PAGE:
Update: Snowden Redeemed: Secret Congressional Briefings Reveal NSA Listening to Phone Calls, Too... Without WarrantsSubmitted by LapHog on Sat, 06/15/2013 - 21:05
Update: Nadler issued a statement this morning:
“I am pleased that the administration has reiterated that, as I have always believed, the NSA cannot listen to the content of Americans’ phone calls without a specific warrant,” Nadler said in a statement to several news outlets.
That was it. Talk about backtracking, or hushing up at least...
So CNET has since updated their headline on the original story, as well as amending a few other parts, which are annotated at the bottom of the article. Note well that Nadler did not, however, clarify what so "startled" him about what he heard in the secret briefing; nor did he clarify his line of questioning, either, which clearly included a concern about "if you want to listen to the phone...." before he was interrupted by Mueller's answer. And these were clearly concerns rooted in the briefing he had attended.
But all he released was just this cryptic statement. See, once again, the link in update II of this post at the bottom, which is a piece about the context and the laws in question (which presciently highlighted the ambiguity of the exchange, while addressing the possibilities).
In any case, we've all seen numerous reports, including from whistleblowers, indicating that call content is indeed recorded and stored, and that aspect is still not being addressed at all in these questions and cryptic statements. They are dancing around the language of what constitutes "collected," and statements like Nadler's, which says they "cannot listen to the content without a specific warrant," fail also to confirm or deny that they are indeed acquiring and storing all of our call content.(End Update)
Wanna know what about the secret Congressional briefings on the surveillance programs astounded Loretta Sanchez? This must read, hot off the press from CNET, redeeming much of what Snowden has alleged, sheds some light on it:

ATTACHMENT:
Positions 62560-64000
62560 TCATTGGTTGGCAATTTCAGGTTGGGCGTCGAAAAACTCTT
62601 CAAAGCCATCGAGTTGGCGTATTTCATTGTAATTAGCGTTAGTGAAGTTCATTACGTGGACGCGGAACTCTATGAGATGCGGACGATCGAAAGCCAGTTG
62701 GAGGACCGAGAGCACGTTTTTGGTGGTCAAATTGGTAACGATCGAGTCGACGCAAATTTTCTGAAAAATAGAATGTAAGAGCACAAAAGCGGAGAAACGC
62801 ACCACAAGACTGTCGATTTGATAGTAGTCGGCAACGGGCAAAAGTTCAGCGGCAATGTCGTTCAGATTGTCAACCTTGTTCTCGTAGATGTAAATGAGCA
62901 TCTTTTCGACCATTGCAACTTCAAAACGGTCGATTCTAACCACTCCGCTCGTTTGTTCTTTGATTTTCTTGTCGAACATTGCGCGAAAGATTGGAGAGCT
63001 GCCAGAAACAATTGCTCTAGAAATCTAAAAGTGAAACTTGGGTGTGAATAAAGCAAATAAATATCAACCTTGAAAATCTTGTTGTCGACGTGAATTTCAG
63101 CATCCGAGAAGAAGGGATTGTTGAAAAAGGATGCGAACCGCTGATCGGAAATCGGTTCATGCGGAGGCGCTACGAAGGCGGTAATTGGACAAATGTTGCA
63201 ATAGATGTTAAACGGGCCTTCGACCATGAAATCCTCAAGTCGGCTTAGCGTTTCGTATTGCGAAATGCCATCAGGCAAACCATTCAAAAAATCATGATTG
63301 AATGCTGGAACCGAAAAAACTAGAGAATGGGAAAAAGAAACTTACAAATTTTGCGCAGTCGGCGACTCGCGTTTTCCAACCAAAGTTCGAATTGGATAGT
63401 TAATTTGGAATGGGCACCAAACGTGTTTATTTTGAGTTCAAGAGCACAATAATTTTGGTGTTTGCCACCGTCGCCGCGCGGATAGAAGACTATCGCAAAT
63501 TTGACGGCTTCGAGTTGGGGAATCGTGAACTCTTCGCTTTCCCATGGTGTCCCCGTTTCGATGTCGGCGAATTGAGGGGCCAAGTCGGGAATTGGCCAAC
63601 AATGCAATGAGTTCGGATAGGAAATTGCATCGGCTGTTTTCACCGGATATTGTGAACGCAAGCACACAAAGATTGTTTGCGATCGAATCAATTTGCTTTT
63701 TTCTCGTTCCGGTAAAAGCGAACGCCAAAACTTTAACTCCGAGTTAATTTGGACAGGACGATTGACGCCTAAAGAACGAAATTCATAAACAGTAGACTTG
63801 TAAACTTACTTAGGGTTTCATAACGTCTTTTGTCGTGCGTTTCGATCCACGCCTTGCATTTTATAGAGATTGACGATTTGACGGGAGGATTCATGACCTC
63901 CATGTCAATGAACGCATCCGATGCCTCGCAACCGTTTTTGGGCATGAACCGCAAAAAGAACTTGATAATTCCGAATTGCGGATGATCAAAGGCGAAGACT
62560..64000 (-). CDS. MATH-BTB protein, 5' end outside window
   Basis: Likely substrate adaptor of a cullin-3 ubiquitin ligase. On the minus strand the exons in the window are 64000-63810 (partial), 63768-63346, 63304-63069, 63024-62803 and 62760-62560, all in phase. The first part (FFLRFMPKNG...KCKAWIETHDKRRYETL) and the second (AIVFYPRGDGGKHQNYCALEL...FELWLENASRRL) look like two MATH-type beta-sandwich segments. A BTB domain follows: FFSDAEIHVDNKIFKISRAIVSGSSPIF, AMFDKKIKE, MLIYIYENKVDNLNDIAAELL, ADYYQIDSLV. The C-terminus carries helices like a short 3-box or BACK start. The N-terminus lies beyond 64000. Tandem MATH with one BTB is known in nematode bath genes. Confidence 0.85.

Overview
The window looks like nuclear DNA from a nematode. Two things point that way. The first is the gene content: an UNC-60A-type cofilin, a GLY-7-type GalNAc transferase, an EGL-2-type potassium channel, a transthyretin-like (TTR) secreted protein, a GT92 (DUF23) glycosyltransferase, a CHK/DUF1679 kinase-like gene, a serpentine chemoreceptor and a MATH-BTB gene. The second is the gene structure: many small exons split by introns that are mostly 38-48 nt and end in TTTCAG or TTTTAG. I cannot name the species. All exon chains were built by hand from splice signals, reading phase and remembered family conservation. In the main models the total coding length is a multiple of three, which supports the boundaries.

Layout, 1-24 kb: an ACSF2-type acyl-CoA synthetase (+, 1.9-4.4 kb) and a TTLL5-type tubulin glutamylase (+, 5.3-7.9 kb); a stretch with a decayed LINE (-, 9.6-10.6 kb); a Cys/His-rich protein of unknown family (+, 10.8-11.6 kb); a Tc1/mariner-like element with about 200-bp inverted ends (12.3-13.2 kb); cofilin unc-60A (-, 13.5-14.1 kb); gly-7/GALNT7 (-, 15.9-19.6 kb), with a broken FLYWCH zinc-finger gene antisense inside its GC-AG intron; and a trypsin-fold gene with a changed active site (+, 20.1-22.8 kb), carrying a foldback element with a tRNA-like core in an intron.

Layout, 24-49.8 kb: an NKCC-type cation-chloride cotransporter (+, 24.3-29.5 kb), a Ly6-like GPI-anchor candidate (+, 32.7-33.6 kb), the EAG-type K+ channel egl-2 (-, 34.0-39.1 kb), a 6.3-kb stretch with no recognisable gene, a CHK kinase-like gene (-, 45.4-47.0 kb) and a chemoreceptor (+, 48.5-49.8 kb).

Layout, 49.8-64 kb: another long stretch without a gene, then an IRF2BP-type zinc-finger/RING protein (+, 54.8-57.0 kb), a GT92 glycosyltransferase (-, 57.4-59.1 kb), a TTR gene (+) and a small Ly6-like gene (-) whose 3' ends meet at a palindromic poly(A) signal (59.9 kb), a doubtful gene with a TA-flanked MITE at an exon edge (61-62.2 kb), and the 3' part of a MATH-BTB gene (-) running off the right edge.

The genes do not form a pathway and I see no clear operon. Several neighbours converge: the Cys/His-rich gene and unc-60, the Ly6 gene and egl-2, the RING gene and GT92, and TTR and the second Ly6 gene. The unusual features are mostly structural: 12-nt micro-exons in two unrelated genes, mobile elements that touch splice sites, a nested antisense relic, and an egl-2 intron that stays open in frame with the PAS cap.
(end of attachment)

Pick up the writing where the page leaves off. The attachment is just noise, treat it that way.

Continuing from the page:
The National Security Agency has acknowledged in a new classified briefing that it does not need court authorization to listen to domestic phone calls.
Rep. Jerrold Nadler, a New York Democrat, disclosed this week that during a secret briefing to members of Congress, he was told that the contents of a phone call could be accessed "simply based on an analyst deciding that."
If the NSA wants "to listen to the phone," an analyst's decision is sufficient, without any other legal authorization required, Nadler said he learned. "I was rather startled," said Nadler, an attorney and congressman who serves on the House Judiciary committee.
Not only does this disclosure shed more light on how the NSA's formidable eavesdropping apparatus works domestically it also suggests the Justice Department has secretly interpreted federal surveillance law to permit thousands of low-ranking analysts to eavesdrop on phone calls.
Because the same legal standards that apply to phone calls also apply to e-mail messages, text messages, and instant messages, Nadler's disclosure indicates the NSA analysts could also access the contents of Internet communications without going before a court and seeking approval.
The disclosure appears to confirm some of the allegations made by Edward Snowden, a former NSA infrastructure analyst who leaked classified documents to the Guardian. Snowden said in a video interview that, while not all NSA analysts had this ability, he could from Hawaii "wiretap anyone from you or your accountant to a federal judge to even the president."
You're gonna wanna read it all: http://news.cnet.com/8301-13578_3-57589495-38/nsa-admits-lis...
Update: Also, remember when Obama said this?
Nobody's listening to your telephone calls.
Alas, it appears that indeed he was being "too cute by half."
Or, as we mere non-politician types say: He was lying.
Update II: See also this piece for additional commentary on the context of the discussion on which the CNET article is based.